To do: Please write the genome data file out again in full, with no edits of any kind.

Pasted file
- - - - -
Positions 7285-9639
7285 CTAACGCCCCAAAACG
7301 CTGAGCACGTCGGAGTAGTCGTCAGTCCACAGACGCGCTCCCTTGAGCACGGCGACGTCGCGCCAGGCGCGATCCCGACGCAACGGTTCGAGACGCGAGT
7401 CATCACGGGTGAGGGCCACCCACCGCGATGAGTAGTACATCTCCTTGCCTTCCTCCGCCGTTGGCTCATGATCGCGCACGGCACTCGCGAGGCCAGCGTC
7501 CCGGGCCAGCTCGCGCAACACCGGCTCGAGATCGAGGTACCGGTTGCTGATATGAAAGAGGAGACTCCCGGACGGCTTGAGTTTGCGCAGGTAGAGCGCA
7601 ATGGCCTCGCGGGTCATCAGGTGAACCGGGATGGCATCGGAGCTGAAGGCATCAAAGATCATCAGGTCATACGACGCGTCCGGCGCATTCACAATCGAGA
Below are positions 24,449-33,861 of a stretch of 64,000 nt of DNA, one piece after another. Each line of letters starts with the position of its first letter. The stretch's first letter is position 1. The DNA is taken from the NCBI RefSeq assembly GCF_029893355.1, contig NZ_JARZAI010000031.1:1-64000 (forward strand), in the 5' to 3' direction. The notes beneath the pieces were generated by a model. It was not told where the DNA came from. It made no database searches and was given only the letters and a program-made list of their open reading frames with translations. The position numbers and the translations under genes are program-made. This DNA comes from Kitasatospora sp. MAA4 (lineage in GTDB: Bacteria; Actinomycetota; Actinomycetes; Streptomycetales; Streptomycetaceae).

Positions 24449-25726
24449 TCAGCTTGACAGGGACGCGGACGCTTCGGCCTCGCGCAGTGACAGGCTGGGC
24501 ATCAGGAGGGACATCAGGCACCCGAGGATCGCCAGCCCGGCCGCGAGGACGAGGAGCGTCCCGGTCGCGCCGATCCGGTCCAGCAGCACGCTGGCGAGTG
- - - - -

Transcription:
Positions 7285-9639
7285 CTAACGCCCCAAAACG
7301 CTGAGCACGTCGGAGTAGTCGTCAGTCCACAGACGCGCTCCCTTGAGCACGGCGACGTCGCGCCAGGCGCGATCCCGACGCAACGGTTCGAGACGCGAGT
7401 CATCACGGGTGAGGGCCACCCACCGCGATGAGTAGTACATCTCCTTGCCTTCCTCCGCCGTTGGCTCATGATCGCGCACGGCACTCGCGAGGCCAGCGTC
7501 CCGGGCCAGCTCGCGCAACACCGGCTCGAGATCGAGGTACCGGTTGCTGATATGAAAGAGGAGACTCCCGGACGGCTTGAGTTTGCGCAGGTAGAGCGCA
7601 ATGGCCTCGCGGGTCATCAGGTGAACCGGGATGGCATCGGAGCTGAAGGCATCAAAGATCATCAGGTCATACGACGCGTCCGGCGCATTCACAATCGAGA
Below are positions 24,449-33,861 of a stretch of 64,000 nt of DNA, one piece after another. Each line of letters starts with the position of its first letter. The stretch's first letter is position 1. The DNA is taken from the NCBI RefSeq assembly GCF_029893355.1, contig NZ_JARZAI010000031.1:1-64000 (forward strand), in the 5' to 3' direction. The notes beneath the pieces were generated by a model. It was not told where the DNA came from. It made no database searches and was given only the letters and a program-made list of their open reading frames with translations. The position numbers and the translations under genes are program-made. This DNA comes from Kitasatospora sp. MAA4 (lineage in GTDB: Bacteria; Actinomycetota; Actinomycetes; Streptomycetales; Streptomycetaceae).

Positions 24449-25726
24449 TCAGCTTGACAGGGACGCGGACGCTTCGGCCTCGCGCAGTGACAGGCTGGGC
24501 ATCAGGAGGGACATCAGGCACCCGAGGATCGCCAGCCCGGCCGCGAGGACGAGGAGCGTCCCGGTCGCGCCGATCCGGTCCAGCAGCACGCTGGCGAGTG